Teachers as expert practitioners, better equipped with situational awareness can move classroom learning closer to expert learning by raising learner expectations and shifting away from fixed ability labels to an incremental view of learning (Stobart, 2014). Furthermore Wiliam (2015) suggests that teachers need to determine where students are in their learning by making decision driven judgements based on clear evidence on their data collection. In this way, learning is improved through more challenging ways leading to learning and being pushed beyond it (Wiliam, 2015). Hattie (2012, as cited in Stobart, pp87) suggests that there is not a lot of difference between experienced and expert teachers in terms of what they know: the difference is in how they organise and use the knowledge.
Like brokers for agents of transformation, academic leaders of educational teams need to promote differing pedagogical perspectives and bring them to the fore. Educators need to make learning clearer and start activating students as owners of their learning (Wiliam, 2015). We need to have a clearer sense of our professional purpose and respond to all the presented opportunities we have to succeed in developmental mastering of our vocation.
Baxter, S. (2015). Welcome address to the Queensland State iAwards. State Library Queensland.
Brown, J., Collins, A, & Duguid, P. (2007). Situated Cognition and the Culture of Learning. Retrieved from, http://people.ucsc.edu/~gwells/Files/Courses_Folder/ED%20261%20Papers/Situated%20Cognition.pdf
Clifton, J. (2011). The Coming Jobs War. New York, Gallup Press
Frey, C. and Osbourne, M. (2015). The future of employment: how susceptible are jobs to computerisation? Retrieved from, http://www.oxfordmartin.ox.ac.uk/downloads/academic/The_Future_of_Employment.pdf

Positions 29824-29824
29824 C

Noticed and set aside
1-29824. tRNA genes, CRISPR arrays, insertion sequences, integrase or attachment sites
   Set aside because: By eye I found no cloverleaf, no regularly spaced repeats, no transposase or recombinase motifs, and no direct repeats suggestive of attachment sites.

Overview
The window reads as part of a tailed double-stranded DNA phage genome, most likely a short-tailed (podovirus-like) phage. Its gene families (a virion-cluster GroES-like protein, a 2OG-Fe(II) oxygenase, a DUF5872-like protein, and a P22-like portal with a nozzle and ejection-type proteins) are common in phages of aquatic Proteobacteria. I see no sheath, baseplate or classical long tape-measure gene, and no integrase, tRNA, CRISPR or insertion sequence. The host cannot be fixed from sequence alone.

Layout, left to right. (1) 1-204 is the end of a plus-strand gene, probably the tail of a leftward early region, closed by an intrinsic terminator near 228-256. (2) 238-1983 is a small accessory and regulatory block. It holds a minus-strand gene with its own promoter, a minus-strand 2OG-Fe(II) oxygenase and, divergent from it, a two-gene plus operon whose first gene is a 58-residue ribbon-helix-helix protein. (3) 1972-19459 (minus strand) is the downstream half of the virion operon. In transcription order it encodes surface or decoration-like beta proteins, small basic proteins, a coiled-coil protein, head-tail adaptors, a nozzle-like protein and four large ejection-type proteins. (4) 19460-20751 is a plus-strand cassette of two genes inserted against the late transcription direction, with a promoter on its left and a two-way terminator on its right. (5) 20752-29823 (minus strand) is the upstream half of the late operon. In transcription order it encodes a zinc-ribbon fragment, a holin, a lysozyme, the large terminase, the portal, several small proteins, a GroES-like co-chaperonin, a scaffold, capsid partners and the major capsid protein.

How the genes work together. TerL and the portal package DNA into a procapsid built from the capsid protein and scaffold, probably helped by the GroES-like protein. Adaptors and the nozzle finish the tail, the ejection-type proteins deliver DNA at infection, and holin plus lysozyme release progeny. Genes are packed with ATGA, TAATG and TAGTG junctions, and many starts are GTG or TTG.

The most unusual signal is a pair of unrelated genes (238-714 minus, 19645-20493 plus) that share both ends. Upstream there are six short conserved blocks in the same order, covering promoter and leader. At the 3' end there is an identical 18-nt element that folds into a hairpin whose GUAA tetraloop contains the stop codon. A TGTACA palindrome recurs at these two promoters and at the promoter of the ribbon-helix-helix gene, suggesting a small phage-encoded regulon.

Kristjanson, L. (2015). Building the skills for an innovative economy. Retrieved from, http://www.swinburne.edu.au/media-centre/news/2015/10/building-the-skills-for-an-innovative-economy.html
Lave, J. and Wenger, E. (1991). Situated Learning: Legitimate Peripheral Participation (Learning in Doing: Social, Cognitive and Computational Perspectives). Retrieved from http://2011-textbook-deals.info/wp-content/uploads/pdfs/
Martin, S. (2015). More than five million Aussie jobs gone in 10 to 15 years. Retrieved from, http://www.ceda.com.au/2015/06/16/five-million-Aussie-jobs-gone-in-10-to-15-years
McTighe, J. and Curtis, G. (2016). Leading Modern Learning. Bloomington, Solution Tree Press
Oliver, K. (1999). Situated Cognition & Cognitive Apprenticeships. Retrieved from, http://methodenpool.uni-koeln.de/apprenticeship/cog.pdf
Siemens, G. (2004). A Learning Theory for the Digital Age. Retrieved from, http://www.elearnspace.org/
Stobart, G. (2014). The Expert Learner: Challenging the Myth of Ability. Maidenhead, McGraw-Hill -Open University Press.
Turnbull, M. (2015). Transcript: Vote on the Liberal Party Leadership. Retrieved from, http://www.malcolmturnbull.com.au/media/transcript-vote-on-the-liberal-party-leadership
Vygotsky, L. (1978). Interaction between learning and development. Cambridge, Harvard University Press
Wiliam, D. (2015). Teacher Quality Institute, Embedding Formative Assessment. Hawker Brownlow Professional Learning Solutions: Melbourne.